But there's a larger issue at hand.

In today's media-saturated environment it's very difficult to convert secular young people to a religious viewpoint. It may turn out to be much easier to convert someone from one religious viewpoint to another. I noticed that many of the people in the group at Esalen had fairly potent religious upbringings, as did I.

I'm sure a lot of you out there already suspect as much, but is all of this highly esoteric pop culture acting as an intentionally pre-designed surrogate for religion? Or is this all part of the process of unconscious revelation? We all can speculate, but I'm after the smoking guns. Outside of these symbols (which are open to many interpretations) is there any compelling evidence of some greater design behind this? Now that Star Trek is being relaunched, what might the specifically militaristic and Masonic values of the Star Trek Universe be attempting to prepare the average young viewer for? I mean, face it; most of your Trekkers seem pretty harmless, and very few I've seen seem like military material. So what- if anything- is this all about?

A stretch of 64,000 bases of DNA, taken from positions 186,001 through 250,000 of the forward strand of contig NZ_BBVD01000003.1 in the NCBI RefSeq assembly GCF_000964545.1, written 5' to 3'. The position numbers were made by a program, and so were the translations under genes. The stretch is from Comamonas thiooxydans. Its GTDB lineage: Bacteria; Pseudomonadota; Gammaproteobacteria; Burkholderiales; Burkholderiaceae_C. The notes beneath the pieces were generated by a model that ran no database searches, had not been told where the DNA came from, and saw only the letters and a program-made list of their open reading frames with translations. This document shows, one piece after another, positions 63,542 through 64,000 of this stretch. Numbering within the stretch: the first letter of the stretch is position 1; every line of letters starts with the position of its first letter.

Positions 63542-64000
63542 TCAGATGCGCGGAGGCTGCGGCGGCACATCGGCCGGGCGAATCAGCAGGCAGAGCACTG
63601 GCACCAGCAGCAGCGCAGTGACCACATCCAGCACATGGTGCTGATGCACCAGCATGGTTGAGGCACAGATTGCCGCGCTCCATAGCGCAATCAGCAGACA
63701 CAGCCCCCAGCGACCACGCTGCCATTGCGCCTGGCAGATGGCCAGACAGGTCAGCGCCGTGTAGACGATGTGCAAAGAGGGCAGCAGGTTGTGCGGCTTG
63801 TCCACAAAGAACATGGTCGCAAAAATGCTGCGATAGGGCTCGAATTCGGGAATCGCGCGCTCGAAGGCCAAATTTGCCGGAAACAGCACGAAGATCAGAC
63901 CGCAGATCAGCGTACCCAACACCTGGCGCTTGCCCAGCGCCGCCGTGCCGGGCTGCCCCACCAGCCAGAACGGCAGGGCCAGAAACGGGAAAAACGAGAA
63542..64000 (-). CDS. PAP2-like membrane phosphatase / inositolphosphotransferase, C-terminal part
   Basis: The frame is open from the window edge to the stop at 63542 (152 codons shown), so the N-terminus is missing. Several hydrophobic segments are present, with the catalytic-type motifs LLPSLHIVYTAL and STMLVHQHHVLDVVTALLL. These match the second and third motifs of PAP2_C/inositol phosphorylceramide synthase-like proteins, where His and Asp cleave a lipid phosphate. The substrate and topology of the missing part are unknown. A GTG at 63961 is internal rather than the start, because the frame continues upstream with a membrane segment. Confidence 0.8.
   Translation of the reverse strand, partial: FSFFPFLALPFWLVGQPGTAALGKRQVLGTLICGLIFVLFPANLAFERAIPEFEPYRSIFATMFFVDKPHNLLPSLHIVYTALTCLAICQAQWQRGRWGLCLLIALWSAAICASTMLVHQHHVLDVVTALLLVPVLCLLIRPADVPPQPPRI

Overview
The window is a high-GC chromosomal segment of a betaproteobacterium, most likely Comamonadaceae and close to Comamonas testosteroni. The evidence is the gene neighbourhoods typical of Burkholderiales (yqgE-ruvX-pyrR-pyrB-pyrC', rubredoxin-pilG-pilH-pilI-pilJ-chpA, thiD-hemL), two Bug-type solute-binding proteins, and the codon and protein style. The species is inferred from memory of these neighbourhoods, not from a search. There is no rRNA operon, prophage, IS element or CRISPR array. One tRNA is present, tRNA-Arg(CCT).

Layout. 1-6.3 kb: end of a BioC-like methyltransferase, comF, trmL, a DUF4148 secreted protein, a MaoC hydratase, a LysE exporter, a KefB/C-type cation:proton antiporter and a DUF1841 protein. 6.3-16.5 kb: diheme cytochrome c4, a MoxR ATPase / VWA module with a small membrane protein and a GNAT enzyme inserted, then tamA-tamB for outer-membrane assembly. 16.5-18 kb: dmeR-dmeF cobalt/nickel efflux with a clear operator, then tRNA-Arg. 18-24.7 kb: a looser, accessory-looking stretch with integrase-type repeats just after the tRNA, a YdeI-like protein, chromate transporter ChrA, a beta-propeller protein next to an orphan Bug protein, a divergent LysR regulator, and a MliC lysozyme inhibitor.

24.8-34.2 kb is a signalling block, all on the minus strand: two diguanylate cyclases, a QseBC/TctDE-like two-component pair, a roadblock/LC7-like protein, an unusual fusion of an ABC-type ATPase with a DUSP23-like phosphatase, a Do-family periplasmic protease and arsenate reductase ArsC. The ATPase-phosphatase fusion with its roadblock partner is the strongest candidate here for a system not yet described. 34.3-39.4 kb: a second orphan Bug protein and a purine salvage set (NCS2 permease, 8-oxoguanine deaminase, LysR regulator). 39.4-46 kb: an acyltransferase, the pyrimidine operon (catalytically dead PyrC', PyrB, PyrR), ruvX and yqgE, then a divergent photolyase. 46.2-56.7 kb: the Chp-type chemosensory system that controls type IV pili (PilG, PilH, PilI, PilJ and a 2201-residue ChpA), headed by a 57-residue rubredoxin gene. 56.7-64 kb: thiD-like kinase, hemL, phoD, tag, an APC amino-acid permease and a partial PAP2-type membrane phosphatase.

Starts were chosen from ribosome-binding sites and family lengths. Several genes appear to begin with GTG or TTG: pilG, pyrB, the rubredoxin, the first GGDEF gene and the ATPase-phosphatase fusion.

Stay tuned. These questions and more are what the Secret Sun is all about. I've read a lot on the subject, but if anyone has any good quotes from any of these characters, let us know.


  1. Great article for all of us fellow/former trekkies!

    I laid in the floor watching tv as a kid and just worshiped the original Star Trek series. I entered a science career mainly as a result of inspiration from the series. But as I grew older, received a degree in chemistry, then entered graduate school...I drifted from the love of the series but not because of real science but because of the slant the new Star Trek series and spin-offs took.

    I really felt betrayed by the oddness of the spin-offs and movies. So, I really see your point on the new bent in the series. I'm like you in wondering why and what the motive is.

    You seem more aggressive and seeking in this string of recent posts. I like that you're looking for the smoking gun. There is a sense of urgency, it seems, all around to find answers. If anyone can find the smoke, it'll be you.

    Keep up the good and fine work.


  2. Wow, thanks Soapie!

    I still love TOS because it's got that awesome theatrical vibe to it, and I was a big fan of TNG for a long time, but there's the obvious dissonance between the PC sensibility and the highly evolved militarism of the new STU. It got really noticeable with DS9- almost a precursor to the atmosphere during the past few years.

  3. Hi Chris,
    The current post on your blog concerning the Star Trek franchise is quite intriguing right now. The now not so stealthy agenda in cinema and TV shows in particular, that seems to be of engineering acceptance of a future militarized society is quite worrying.